If you are wondering what all the talk surrounding dentistry and sleep disordered breathing is all about, Dr. Ken Berley, DDS, JD, has put together a down-to-earth, comprehensive program sharing his experiences as an attorney and a practicing sleep medicine dentist. His Dental Sleep Medicine course, put together through Scope Institute, is being offered September 8th and 9th in scenic San Francisco. During these two days you will review the full gamut of what makes up dental sleep medicine with an eye on practical steps for implementation. I have my tickets to be there, and will be joined by my colleague Ravage Stryczny representing Whip Mix. Click here for more information on the course.
One of the benefits of attending a topic specific course is having access to expert speakers that focus specifically on what it is you are trying to learn. Everyone at the program has the same goal as you do. After the introduction to dental sleep medicine, I am looking forward to perusing the already created to-do list and protocols for treatment. Chances of a successful implementation are greatly enhanced when the steps to follow have been identified.
Included in the program is discussion around home sleep tests. The legal ramifications, both in favor and against home testing, will give us points to ponder. This type of testing has become accepted by both the medical community and insurance companies, so what are the protocols that need to be followed if using one. I have completed tests using the Nox T3 and GemPro and am very interested in learning the liabilities surrounding testing for airway and recommending single arch occlusal guards.
The subject of treatment protocol and titration is sure to be applicable as well as a review of in-depth medical billing for obstructive sleep apnea. Ravage and I will be attending the course and learning with you. Be sure to stop by the Whip Mix table to say hi and pick up free literature on the products of your choice.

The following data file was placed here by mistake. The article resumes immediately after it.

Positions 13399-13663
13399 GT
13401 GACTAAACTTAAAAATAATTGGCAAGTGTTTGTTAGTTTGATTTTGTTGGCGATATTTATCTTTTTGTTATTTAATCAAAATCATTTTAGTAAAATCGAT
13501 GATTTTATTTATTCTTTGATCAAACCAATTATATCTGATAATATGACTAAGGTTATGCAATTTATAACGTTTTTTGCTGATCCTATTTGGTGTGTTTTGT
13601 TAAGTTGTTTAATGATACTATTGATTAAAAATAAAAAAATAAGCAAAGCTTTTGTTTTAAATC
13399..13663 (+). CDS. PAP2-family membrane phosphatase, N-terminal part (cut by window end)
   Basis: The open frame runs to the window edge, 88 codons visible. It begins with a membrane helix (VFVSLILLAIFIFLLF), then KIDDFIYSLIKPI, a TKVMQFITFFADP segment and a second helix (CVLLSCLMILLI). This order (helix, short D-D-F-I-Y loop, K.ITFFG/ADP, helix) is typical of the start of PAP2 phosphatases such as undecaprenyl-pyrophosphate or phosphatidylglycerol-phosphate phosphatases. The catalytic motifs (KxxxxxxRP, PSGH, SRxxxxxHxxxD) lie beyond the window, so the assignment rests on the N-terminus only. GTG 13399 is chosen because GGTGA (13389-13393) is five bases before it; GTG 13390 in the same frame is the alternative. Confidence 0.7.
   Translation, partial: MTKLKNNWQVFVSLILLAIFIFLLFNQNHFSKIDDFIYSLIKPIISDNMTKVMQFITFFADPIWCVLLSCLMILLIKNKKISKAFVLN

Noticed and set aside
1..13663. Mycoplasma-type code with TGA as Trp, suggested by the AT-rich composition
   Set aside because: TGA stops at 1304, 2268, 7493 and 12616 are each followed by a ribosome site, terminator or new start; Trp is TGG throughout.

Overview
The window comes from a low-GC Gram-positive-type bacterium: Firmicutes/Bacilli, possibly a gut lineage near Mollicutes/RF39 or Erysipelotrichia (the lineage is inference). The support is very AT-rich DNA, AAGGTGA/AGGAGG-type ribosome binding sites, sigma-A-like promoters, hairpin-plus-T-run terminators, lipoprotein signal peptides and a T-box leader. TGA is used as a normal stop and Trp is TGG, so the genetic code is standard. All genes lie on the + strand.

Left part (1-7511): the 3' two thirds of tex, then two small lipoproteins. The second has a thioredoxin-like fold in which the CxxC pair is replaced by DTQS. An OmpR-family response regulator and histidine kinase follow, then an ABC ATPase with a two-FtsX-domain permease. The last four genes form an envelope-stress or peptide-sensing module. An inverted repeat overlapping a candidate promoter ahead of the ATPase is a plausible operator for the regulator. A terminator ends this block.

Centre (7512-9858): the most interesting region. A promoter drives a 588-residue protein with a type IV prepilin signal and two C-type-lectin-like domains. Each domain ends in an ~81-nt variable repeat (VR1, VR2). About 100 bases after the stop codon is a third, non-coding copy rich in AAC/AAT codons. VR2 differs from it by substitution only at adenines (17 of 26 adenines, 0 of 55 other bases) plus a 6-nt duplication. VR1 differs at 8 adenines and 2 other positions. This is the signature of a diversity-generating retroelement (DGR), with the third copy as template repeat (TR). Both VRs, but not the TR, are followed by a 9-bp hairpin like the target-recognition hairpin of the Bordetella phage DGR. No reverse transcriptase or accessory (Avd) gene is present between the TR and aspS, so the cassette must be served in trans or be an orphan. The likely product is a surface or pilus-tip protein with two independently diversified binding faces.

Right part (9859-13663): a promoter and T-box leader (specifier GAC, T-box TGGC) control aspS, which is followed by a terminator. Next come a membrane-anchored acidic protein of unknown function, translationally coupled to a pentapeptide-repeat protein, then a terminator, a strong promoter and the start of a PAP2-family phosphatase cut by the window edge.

Many studies have been completed on the links between bruxism and airway. Using a home sleep monitor that tracks movements of the masseter in conjunction with airway provides dentists with an extra edge for treating their patients. Click here for examples.
Every day medical experts and sleep labs use the Nox T3 home monitoring system to collect airway data. Now, with a system designed for dentistry, the Nox T3 collects bruxism data in conjunction with airflow, oxygen saturation, heart rate, body position, and audio … 14 channels in all. The system is very easy to use and comfortable to wear. The Noxturnal software that is part of this system is meant to be shared with medical doctors for a diagnosis of sleep apnea. With this medical diagnosis, the best treatment plan, possibly CPAP therapy or a sleep appliance, can be determined for the patient. If an oral appliance is used, test again to provide medical doctors with objective AHI data on the effectiveness of treatment. Click here for a link on 5 Reasons Every Dentist Should Add Airway Screening to their Practice.
Questions for the Team
- How is the bruxism data determined with this system?
- Does this system provide the data needed to determine the AHI number?
- What is the difference between the home sleep tests and the lab sleep studies?
Objective data makes all the difference when trying to determine the appropriate treatment plan. If you have a patient with signs and symptoms of airway issues, share a visual showing their airway struggles during sleep and encourage them to see a medical specialist. This system provides a comparison of bruxism with oxygen saturation with heart rate, body position, and audio. Included with this system is an app on a tablet that will automatically email patient data to you if wifi in enabled. For a study on what every dentist should know about sleep, bruxism, and sleep disordered breathing, click here.
Questions for the Team
- Can this monitoring system be used to titrate appliances?
- What type of bruxism data does this system provide?
- How does the app on the tablet work?